Dry Wash Cave Ruins

Rating: 
Round Trip Distance: 1.6 miles
Difficulty: Moderate
Elevation: 7502 - 7852 feet
Cellphone: 1-4 bars
Usage: Hiking - Biking - Equestrian - Dogs
Time: 1 hrs. 15 mins.
Facilities: Vault toilets at campground
Trailhead: Intersection of FR95 and 5385
Fee: none
Attractions: Cliff dwellings, National Forest
 


View Dry Wash Ruins in a larger map

The Dry Wash Cave Ruins are located in the Abajo Mountains area of the Manti-LaSal National Forest about 14 miles north of Blanding, Utah. The ruins are located in caves or alcoves at an elevation that is over 7900 feet above sea level making them some of the highest ruins in the area. At that altitude you would probably think of the location as a summer home but the cliffs are south facing so who knows.


From Blanding, Utah you can follow one of the signs for the Nizhoni Campground or head north on 100E in the center of town. The 100E street becomes the Blue Mountain Road. Continue north for 11-12 miles. By the time you are in the Manti-LaSal National Forest the road turns to gravel. Eventually you will come to a fork in the road with the right fork leading over to the Nizhoni Campground. Take the left fork and follow it for another 1.3 miles to the Dry Wash Road 5385. The entire drive from Blanding can be made in a passenger car during dry weather if you don't mind the gravel road. Also note that various maps give different names for some of these roads like FR 5385 might show up as FR 385.


If you look north from the trailhead you can see the caves where the ruins are. This is actually the only place along the trail where you can see the ruin in the cave on the left. Once you get to the end of the trail the cave is obscured by the lower part of the mountain.


From the trailhead follow the road as it climbs gently up the Dry Wash drainage. After a little over a quarter mile leave the main road to the right.


In less than 200 yards take the right fork again.


The road gets much rockier and has a few steep sections. Continue to follow the road as it reaches the top of the drainage and turns back sharply to the left. There is another trail that takes off on the right that you can ignore.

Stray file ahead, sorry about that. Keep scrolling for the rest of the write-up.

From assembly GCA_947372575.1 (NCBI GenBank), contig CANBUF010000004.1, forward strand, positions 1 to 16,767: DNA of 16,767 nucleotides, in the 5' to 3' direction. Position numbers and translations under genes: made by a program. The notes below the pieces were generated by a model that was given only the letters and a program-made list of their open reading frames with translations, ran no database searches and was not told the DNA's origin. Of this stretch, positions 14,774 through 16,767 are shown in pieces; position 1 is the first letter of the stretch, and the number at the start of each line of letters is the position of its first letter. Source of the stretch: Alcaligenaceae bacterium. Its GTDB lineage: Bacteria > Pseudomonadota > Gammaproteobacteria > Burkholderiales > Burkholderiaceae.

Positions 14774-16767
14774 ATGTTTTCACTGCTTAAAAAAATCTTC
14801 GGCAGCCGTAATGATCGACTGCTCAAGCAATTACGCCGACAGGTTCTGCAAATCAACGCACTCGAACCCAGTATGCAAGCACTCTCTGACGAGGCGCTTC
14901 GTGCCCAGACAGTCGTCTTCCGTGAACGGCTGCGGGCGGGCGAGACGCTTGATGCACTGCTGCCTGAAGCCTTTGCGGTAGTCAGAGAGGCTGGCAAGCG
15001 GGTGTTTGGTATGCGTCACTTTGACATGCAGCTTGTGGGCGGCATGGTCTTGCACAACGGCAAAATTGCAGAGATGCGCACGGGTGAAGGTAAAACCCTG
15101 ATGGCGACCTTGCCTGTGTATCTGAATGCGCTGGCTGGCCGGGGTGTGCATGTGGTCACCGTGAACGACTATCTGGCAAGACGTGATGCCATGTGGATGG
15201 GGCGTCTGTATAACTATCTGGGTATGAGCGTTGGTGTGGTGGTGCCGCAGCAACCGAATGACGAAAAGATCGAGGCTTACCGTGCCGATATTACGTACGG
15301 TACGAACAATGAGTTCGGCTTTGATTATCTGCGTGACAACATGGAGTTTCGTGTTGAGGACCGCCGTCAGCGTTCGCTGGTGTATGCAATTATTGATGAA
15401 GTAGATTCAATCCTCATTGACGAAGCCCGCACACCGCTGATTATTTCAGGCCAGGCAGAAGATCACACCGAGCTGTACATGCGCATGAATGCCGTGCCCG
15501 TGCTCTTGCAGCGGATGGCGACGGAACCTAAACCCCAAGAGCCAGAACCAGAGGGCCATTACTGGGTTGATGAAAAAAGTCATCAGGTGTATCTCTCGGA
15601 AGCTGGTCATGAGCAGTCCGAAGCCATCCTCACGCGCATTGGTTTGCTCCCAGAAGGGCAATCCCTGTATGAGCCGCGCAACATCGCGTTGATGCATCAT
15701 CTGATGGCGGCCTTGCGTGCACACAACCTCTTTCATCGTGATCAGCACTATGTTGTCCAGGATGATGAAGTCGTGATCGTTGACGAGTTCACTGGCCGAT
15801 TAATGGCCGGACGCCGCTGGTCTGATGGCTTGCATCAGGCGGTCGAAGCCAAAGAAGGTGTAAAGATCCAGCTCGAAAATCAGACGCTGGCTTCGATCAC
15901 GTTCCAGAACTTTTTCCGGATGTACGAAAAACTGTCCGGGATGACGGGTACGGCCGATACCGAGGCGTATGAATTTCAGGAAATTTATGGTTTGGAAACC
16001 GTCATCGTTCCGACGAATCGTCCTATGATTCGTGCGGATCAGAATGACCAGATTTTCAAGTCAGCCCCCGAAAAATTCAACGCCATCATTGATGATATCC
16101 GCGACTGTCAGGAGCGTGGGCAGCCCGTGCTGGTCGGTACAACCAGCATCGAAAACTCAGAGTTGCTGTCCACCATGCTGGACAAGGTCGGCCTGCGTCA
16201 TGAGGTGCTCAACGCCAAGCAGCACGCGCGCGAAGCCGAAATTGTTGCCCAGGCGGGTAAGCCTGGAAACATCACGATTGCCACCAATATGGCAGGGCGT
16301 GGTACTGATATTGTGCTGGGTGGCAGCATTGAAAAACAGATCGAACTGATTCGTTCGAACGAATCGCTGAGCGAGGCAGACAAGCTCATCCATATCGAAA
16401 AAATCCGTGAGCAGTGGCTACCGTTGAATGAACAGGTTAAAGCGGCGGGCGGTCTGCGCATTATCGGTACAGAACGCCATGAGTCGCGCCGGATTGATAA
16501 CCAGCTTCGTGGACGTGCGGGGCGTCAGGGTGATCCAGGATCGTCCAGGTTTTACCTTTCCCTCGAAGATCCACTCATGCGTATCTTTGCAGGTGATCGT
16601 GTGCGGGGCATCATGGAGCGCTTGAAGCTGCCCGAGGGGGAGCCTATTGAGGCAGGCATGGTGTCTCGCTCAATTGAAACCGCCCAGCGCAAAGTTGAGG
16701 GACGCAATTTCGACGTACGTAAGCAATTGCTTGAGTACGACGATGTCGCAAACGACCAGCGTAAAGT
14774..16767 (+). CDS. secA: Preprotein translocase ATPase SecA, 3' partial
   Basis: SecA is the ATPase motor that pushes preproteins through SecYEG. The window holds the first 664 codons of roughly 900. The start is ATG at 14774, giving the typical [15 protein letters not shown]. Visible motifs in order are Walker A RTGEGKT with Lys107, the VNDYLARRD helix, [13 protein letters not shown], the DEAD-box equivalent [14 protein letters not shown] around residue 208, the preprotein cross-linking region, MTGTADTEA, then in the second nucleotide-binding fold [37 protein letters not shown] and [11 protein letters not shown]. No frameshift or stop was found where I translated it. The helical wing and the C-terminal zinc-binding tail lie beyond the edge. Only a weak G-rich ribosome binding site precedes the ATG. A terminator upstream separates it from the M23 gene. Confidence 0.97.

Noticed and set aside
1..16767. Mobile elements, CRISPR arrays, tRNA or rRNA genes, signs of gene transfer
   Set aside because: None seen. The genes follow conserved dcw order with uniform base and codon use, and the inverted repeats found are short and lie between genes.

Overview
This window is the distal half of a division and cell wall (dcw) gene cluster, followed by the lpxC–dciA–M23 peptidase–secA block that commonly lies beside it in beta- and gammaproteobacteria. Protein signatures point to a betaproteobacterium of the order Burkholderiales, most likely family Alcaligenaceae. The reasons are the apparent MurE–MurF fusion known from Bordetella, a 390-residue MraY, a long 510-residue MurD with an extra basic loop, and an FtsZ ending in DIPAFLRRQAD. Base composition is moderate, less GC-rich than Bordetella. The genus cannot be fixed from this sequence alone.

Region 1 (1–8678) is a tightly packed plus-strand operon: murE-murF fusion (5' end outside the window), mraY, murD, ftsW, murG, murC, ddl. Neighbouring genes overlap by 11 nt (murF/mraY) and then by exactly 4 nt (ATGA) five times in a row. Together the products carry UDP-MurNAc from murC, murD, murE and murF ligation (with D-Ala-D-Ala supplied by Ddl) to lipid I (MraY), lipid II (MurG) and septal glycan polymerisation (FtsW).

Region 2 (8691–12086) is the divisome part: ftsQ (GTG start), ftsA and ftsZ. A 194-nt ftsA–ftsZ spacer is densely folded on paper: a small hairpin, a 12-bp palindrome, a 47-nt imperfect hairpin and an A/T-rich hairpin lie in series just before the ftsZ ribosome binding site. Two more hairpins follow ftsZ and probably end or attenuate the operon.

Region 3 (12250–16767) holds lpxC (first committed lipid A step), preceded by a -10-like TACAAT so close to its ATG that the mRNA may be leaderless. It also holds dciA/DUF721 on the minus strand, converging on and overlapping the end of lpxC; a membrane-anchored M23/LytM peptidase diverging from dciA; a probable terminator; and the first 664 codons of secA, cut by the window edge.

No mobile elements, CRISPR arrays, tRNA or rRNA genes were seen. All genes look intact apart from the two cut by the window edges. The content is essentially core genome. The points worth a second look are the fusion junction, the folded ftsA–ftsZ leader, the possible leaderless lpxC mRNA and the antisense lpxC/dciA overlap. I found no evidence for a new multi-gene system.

The trail levels off after the last turn and passes beneath the caves where you will find a bench and kiosk with information about the site.


Signs in the area warn against trying to climb up to the ruins. From below you can see that the builders used a lot of wooden poles in their construction not only for roof but also for wall support.


At the end of the trail you can see a water pipe that is part of the Town of Blandings waterworks passing through a tunnel in the mountain.


This is all of the second cave that can be seen from the trail.


It is nice to get up out of the desert to see a ruin in another setting and enjoy some cooler temperatures. This picture is a good view of the trailhead area. The hairpin corner shows up quite well on maps making it easier to see where you are headed.


The Nizhoni Campground is a good base camp for much of the area. It has several restrooms with vault toilets and 4 picnic sites that are free. Many of the camping sites like this one are big enough for a good sized trailer. Potable water is also available at several locations and as you can see there are picnic tables and fire grates. There is a fee to stay in the campground but we also noticed several other places where people were camping in open areas while driving up from Blanding that were free. If you would like to see it for yourself then all you have to do is 'Take a hike'.